Pete Pachentelli is manager of a local Pepe Le Pizza restaurant.
He and two friends, Sam and Curley, are at his house on a day off, watching football on TV.
Political ads break in too often.
“If these candidates really want to get elected, they should offer a free pizza to every voter,” Curley jokes. “Everybody likes pizza, so they’d have everybody on their side.” Silence, as the game continues.
Then Pete speaks up. “You might have something there.”
“I’m going to look into it,” Pete says. “If I can get the pizza chain I work for to give me a super discount on a million pizzas, I’m going to run for president”
“You can’t be serious.”
“I don’t know. Maybe. Susan is majoring in political science at school. I can talk to her about it.”
“You don’t mind if your girlfriend laughs in your face?”
But poli sci class has never been very interesting, and most of Susan’s classmates take the attitude “what the heck, if free pizza is involved, I’m in!” Professor Jones, seeing the enthusiasm the idea is getting, tells the class, “All right, if you can get Sue’s boyfriend’s name on our state’s ballot in the upcoming election, I’ll give everyone an ‘A’. If you fail, everyone gets an ‘F’ factored into their semester’s grade.”
“Uh, Mr. Jones, where do we start? What paperwork will we need?”
“This is your campaign. Do I ever give you the answers to your assignments? These are things you are going to have find out on your own.” And the professor walked out of the room.
Whether everyone in the country likes pizza or not, Every student in the class wants
to get an “A”. The next day, Susan talks it over with Pete. They both understand that Pete will never be elected president of the USA, but Professor Jones’s assignment is only to get Pete on the state ballot. Pete finally tells her, “You know what? I’ve never really done anything special my whole life. I would rather tell my kids I once ran for president, than tell them I could have but chickened out. What do I do to get started?”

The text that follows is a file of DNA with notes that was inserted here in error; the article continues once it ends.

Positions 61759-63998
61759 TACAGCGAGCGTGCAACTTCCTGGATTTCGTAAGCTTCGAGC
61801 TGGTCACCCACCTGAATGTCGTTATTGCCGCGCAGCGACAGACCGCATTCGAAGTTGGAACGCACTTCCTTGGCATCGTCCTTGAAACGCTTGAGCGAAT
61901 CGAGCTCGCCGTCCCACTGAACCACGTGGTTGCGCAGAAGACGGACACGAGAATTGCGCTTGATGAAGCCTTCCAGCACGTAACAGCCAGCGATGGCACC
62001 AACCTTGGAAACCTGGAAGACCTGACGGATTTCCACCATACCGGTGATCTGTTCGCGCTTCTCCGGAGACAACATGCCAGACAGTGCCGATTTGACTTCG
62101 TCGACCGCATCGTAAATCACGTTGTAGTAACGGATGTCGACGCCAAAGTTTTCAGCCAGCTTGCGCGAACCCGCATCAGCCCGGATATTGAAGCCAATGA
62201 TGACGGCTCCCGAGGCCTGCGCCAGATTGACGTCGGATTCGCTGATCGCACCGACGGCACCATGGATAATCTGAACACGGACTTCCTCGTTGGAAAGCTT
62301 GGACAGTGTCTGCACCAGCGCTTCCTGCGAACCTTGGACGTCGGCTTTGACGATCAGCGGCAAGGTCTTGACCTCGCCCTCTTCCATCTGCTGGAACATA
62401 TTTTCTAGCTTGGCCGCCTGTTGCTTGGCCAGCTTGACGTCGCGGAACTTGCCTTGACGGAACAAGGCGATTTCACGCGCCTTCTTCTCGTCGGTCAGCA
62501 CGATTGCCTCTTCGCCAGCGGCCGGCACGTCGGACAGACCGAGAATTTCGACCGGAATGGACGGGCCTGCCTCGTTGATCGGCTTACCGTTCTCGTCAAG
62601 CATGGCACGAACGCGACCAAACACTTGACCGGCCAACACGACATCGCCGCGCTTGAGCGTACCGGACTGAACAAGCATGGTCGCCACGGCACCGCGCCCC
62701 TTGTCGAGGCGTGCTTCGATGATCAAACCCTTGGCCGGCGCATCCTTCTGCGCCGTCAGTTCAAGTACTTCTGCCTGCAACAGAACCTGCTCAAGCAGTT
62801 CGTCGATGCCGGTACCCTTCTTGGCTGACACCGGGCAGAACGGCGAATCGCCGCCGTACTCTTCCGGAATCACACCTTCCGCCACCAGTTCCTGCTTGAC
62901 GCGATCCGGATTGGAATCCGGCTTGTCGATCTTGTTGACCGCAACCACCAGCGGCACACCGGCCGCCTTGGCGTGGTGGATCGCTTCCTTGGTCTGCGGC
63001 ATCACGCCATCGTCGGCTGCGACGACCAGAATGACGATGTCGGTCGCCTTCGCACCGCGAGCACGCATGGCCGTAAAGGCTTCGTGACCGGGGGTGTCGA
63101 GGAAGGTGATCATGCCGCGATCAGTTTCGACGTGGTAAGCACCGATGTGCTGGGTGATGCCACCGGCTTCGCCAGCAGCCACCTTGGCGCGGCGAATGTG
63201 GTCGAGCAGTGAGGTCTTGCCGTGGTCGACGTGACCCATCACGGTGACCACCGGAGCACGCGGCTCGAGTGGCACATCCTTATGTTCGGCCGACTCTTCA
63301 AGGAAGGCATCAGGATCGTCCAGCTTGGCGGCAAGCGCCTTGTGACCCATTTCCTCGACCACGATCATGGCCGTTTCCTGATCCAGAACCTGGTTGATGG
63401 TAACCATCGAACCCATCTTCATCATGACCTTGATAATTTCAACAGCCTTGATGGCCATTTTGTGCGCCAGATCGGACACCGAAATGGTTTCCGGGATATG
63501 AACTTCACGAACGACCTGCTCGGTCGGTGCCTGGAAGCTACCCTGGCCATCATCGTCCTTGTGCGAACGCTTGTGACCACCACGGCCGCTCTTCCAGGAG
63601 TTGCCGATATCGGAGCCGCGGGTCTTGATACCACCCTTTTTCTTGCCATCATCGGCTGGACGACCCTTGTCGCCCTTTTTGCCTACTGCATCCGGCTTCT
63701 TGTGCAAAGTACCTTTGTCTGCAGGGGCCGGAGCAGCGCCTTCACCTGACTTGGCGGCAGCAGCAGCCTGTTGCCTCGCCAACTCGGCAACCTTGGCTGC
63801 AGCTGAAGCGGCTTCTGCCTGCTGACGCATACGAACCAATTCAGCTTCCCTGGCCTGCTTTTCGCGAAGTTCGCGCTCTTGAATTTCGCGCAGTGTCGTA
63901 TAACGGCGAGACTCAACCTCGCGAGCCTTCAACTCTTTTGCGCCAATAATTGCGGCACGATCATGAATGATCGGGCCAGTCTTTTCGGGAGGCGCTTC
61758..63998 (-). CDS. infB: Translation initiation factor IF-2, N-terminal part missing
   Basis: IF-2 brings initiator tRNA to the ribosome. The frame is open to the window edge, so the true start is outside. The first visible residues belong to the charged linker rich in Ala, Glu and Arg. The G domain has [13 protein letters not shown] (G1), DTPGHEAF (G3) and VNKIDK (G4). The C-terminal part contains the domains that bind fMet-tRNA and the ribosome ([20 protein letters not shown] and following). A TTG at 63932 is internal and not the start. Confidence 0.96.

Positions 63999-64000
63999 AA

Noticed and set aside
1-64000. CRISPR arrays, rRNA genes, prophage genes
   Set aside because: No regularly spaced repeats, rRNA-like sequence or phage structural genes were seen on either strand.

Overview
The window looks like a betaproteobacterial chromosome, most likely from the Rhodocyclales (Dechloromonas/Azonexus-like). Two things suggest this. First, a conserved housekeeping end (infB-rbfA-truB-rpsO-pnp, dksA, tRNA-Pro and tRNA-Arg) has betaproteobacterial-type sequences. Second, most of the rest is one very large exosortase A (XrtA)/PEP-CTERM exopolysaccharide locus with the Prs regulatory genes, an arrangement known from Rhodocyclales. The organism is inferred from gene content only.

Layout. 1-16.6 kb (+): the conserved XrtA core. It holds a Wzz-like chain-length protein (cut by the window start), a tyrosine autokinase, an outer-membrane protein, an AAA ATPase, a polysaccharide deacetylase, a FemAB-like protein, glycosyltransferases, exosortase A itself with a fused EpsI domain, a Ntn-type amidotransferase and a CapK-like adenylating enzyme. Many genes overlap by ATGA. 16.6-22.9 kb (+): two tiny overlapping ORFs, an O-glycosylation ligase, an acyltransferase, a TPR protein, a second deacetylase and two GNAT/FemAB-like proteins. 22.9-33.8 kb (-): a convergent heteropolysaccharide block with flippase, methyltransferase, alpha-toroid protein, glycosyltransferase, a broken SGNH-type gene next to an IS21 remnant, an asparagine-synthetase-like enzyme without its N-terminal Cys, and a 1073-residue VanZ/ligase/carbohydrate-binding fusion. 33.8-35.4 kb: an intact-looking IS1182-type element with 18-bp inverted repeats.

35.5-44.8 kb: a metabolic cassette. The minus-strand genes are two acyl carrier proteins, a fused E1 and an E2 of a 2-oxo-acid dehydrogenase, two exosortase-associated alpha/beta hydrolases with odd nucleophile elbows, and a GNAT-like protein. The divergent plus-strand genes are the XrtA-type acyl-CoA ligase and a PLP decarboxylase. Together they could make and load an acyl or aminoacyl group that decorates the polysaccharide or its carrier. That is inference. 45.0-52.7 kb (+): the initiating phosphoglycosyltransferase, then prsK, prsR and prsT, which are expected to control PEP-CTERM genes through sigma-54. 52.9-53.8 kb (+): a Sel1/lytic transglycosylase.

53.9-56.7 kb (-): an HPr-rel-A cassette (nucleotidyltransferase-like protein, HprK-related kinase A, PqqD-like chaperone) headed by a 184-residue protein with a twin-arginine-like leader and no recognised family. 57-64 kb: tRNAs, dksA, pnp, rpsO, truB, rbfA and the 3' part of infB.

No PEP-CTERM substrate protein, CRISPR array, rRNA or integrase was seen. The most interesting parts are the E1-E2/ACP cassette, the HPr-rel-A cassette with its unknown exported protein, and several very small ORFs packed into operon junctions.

Susan has done her homework; she gives him the forms to complete. The class will get all the signatures needed.
Pete gets an unexpected boost from an inspection visit from the pizza company’s central office. The inspector warmly approves Pete’s sales record and methods, and asks what else Pete needs from headquarters. “I have a potential customer who may want a very large number of pizzas for an event – maybe ten thousand or more. Could the company provide that many?” The inspector believes someone is pulling Pete’s leg, but says he’ll find out. “Have your guy call me.”
Pete knows little about political issues, “but I shouldn’t have to look smart to make the other candidates look dumb. Is free pizza any dumber than cutting taxes while raising benefits?” With Susan as campaign manager and one of her classmates as financial chairman, the project copes with local TV interviews and news reporters. That is, until national public TV and the Republican leadership get into the act.
The Republican party doesn’t want Pete on stage as one of their debate panel, and that situation delights the national Democrats.
Pepe Le Pizza’s CEO likes the publicity Pete’s campaign is winning his company.
Pete sees the debate as an opportunity to present his philosophy: gathering opponents around food – pizza for instance – creates opportunity for settling disputes and promoting harmony; He brings a supersize pizza to share with the others on stage, but someone whips it out of sight.
The moderator asks Pete only one question during the debate; the Democrats accuse the Republicans with a plot to sideline him. Actually the audience gives him a more favorable rating than a rookie might expect, though not enough to make him a serious contender for the Republican nomination.
His campaign committee, (the college students) propose a public rally. What! speeches? The thought terrifies Pete.
Author Brian R. Lee has a fertile imagination, producing a thought-provoking and credible finale to this entertaining tale.